University English: the blog for ESL students

May 12, 2014

Chinese Festivals

Filed under: student presentations — richardlstansfield @ 2:34 am

1. class 57, group 1, 정진주, 김의래, 마야, 임성찬
2. Glossary
a. commemorate: [verb] to do something to show you remember an important person or event in the past with respect
b. jujube: small yellowish flowers and dark red edible fruits See also Christ’s-thorn
c. lotus: [noun] a type of tropical water lily (= a plant with large, flat leaves that float on the surface of lakes and pools)
d. petal: [noun] any of the usually brightly coloured parts that together form most of a flower
e. serenity: (NOUN)
serene: [adjective] peaceful and calm; worried by nothing:

3. Text
We will introduce to four major holidays in China. There are Spring Festival(春节), Qing Ming Festival(淸明節), Dragon Boat Festival(端午節), Mid-autumn Festival(仲秋節).
First, Spring Festival is January 1 of the lunar calendar. Usually, From December 23 to January 15. This festival is the most important festival of the year. 春節 means new spring, because the season, spring is beginning of farming. So Chinese thanks ancestor and wish the harvest.
To congratulate festival, People make and eat dumplings. Some district eat a Gnocchi and rice cake instead of dumplings. And people walk with lamp. To prepare festival, The December 31, New Year’s Eve, they eat Year Yefan and play mahjong with the family.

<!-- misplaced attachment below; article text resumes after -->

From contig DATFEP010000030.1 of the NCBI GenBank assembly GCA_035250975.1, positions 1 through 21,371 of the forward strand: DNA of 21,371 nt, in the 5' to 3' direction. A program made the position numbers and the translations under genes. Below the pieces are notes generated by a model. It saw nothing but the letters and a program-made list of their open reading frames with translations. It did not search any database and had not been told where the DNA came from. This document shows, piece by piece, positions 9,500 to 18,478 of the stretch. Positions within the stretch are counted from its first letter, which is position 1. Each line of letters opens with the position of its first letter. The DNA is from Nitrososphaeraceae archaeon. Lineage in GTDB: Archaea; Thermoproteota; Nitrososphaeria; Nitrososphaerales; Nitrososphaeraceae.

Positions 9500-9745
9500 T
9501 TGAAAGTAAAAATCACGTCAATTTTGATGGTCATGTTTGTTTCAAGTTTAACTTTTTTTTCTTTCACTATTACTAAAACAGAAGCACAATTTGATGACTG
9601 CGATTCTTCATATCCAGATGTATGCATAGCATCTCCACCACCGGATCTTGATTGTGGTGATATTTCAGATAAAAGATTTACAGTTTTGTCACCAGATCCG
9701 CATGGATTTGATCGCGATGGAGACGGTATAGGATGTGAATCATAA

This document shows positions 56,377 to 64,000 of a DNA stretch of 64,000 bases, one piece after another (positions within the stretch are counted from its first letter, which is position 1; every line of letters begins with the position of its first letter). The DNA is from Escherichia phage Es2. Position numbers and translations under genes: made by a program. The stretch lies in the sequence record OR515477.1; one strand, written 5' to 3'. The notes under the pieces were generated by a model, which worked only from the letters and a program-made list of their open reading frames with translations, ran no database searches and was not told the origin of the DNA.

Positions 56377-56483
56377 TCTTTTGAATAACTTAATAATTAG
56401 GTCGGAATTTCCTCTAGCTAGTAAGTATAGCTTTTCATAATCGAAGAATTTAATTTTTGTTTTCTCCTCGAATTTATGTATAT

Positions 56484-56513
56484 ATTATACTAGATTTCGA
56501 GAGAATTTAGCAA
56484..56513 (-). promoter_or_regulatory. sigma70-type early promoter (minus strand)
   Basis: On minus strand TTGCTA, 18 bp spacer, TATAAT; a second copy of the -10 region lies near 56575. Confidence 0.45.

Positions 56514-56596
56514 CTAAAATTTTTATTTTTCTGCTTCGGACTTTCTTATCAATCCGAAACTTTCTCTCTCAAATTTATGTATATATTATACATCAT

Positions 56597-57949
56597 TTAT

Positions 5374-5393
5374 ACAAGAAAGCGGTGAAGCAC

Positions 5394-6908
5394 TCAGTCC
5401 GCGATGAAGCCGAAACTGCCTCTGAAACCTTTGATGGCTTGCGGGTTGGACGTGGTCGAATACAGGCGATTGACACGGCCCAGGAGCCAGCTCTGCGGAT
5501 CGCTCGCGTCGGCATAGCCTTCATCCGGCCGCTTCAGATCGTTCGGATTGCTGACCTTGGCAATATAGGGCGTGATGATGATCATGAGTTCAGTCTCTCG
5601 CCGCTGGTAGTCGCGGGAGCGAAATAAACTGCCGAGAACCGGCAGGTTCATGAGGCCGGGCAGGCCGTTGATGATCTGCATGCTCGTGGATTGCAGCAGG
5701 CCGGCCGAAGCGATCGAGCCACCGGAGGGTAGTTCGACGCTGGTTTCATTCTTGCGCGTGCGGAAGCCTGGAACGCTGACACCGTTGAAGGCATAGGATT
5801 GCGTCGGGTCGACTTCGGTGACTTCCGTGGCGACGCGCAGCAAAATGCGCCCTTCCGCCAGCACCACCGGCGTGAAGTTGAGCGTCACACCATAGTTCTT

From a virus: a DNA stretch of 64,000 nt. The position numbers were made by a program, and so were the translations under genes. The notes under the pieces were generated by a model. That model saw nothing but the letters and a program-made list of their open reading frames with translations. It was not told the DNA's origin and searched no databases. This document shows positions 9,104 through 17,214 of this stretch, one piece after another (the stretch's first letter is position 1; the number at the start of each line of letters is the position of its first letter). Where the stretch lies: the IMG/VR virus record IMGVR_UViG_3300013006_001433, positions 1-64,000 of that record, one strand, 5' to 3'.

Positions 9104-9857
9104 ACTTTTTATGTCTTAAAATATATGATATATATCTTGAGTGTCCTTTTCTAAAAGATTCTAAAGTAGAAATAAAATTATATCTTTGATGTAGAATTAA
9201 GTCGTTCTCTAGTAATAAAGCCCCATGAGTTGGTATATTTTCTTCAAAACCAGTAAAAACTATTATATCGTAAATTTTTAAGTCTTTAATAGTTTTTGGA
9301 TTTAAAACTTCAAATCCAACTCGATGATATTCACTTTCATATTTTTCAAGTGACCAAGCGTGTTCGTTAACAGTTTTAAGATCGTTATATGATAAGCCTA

Secondly, Tomb-sweeping Day is 104th day after the winter solstice and 5th of 24season and when the solar longitude of 15 degreeds and about March of the lunar calendar, around April 5 of the Gregorian calendar ancestral customs to be caring for graves.
When Tomb-sweeping Day, we grave to ancestral grave and stick to the head of wilow branches, have convention that going to suburb to step out green grass.
Chinese people tribute to deceased ancestors.
So, when Tomb-sweeping Day is coming, every people clean out their ancestor’s grave that are in cemetery and sacrifice to forgo. Often, people get rid of weeds around the grave or add some soil to grave and fumigate. And dress up food for fathers memorial tribute to the display of the passions. This is calld “Sangbun” or “Somyo”
And, when Tomb-sweeping Day, people go picnic to suburbs, it is called “Dapcheong”, and a customary that holds a willow branches is called “Sapryu”
This is why people think that when they hold a willow branches, they can chase away ghosts and calamity. So people wish peace and happiness with holds a willow branches around their heads.
The Dragon Boat Festival ,the 5th day of the 5th month in the Chinese lunar calendar,has had a history of more than 2,000 years. It is usually in June in the Solar calendar.
The origin of this summer festival centers around a scholarly government official named QuYuan. He was a good and respected man, but because of the misdeeds of jealous rivals he eventually fell into disfavor in the emperor’s court. [1]
Unable to regain the respect of the emperor in his sorrow,Qu Yuan threw himself into the Mi Luo river on the fifth day of the fifth month. People were sad over the patriotic poet’s death. They tossed rice and meat into the river to feed the fish, which would protect Qu’s body.[2]
The customs vary a lot in different areas of the country in Chinese.